A paint roller can be a great asset when it comes to covering a large area in a short space of time or painting out-of-reach areas such as ceilings. However, rollers can also cause paint to splatter, leading to stains on furniture and carpets. Before using a roller, it is important to clear a room as much as possible and cover carpets and any remaining furniture with plastic or dust sheets. A combination of preparation, choosing the right equipment and using the correct technique can also help reduce paint splatter or eliminate it altogether.
Use the best cover. Roller covers vary, with long or short fibres. Choosing a cover with short fibres will help to prevent splatter and give a professional finish on smooth, level surfaces. Woven covers are also very effective in reducing drips and splatter but are unsuitable for uneven or textured walls and ceilings. Foam roller covers should be avoided as they hold little paint and cause splatter.
Use the right paint. Some paints are designed to be non-drip and are a good choice if you are looking for a clean finish. Thinner paints tend to cause more splatter than thicker paints. Painting ceilings with a roller can often result in paint being splattered on objects below; ceiling paints that have been specifically designed to prevent this problem and can save a great deal of stress and cleaning-up.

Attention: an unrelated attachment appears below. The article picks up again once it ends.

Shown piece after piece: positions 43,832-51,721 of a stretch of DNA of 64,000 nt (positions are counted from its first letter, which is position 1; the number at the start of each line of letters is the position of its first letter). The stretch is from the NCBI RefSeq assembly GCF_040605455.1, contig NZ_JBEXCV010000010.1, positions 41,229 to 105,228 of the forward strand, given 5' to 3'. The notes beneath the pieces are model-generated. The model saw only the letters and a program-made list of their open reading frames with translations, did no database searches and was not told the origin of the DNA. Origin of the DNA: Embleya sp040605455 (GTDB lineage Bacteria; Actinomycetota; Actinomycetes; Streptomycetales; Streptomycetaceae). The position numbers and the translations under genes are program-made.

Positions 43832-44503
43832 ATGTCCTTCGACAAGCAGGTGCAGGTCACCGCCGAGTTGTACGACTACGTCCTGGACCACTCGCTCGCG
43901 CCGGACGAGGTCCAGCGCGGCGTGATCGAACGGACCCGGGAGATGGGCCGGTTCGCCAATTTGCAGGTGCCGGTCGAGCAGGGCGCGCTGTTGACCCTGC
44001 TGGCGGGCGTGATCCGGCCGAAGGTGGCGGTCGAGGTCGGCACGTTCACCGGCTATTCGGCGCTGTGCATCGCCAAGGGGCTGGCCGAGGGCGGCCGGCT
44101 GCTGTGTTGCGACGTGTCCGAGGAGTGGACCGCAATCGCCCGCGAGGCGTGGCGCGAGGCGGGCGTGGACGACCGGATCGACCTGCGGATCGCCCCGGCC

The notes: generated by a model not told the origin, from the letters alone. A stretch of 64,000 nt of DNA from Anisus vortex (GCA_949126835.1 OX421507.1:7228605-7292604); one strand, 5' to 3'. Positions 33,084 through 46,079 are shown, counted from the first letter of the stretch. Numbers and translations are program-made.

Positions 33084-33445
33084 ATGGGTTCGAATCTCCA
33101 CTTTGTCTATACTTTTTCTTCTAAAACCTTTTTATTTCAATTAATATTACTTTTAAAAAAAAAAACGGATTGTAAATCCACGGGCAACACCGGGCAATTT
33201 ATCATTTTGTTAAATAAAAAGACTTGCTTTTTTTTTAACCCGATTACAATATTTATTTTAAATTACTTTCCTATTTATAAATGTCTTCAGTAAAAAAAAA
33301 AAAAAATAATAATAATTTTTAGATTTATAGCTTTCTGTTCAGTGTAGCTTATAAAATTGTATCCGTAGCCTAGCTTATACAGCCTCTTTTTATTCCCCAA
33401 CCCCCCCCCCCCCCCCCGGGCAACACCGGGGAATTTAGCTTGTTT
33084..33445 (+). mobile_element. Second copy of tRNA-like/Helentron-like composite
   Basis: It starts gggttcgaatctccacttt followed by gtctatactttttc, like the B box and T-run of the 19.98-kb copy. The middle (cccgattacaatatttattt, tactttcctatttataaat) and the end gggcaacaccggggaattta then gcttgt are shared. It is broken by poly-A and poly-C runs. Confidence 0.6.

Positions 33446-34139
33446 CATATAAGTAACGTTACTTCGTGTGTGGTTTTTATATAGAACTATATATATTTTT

Roll slowly. A simple way to reduce paint splatter is to roll slowly and carefully. Pushing a roller across the ceiling or wall too quickly will cause it to spin and splatter paint on areas below. It will also result in poor and uneven coverage. Using the same technique over the whole area will result in a much smoother finish.
Use the right amount of paint. One of the most common causes of paint splatter and drips is overloading the roller, causing excess to drop off the roller as it is being used. Rolling the roller along the dry side of a paint tray or along a roller grid in a bucket is a good way to remove any excess paint. If paint drips from the roller or squelches as it is being used, there is too much paint on it.
Paint thin layers. Although it may take a little longer, painting two thinner layers will be far more effective in reducing paint splatters than being tempted to overload the roller in order to paint the area in a single coat. Major colour changes may require a number of thin coats to change colour effectively without causing drips or splatter.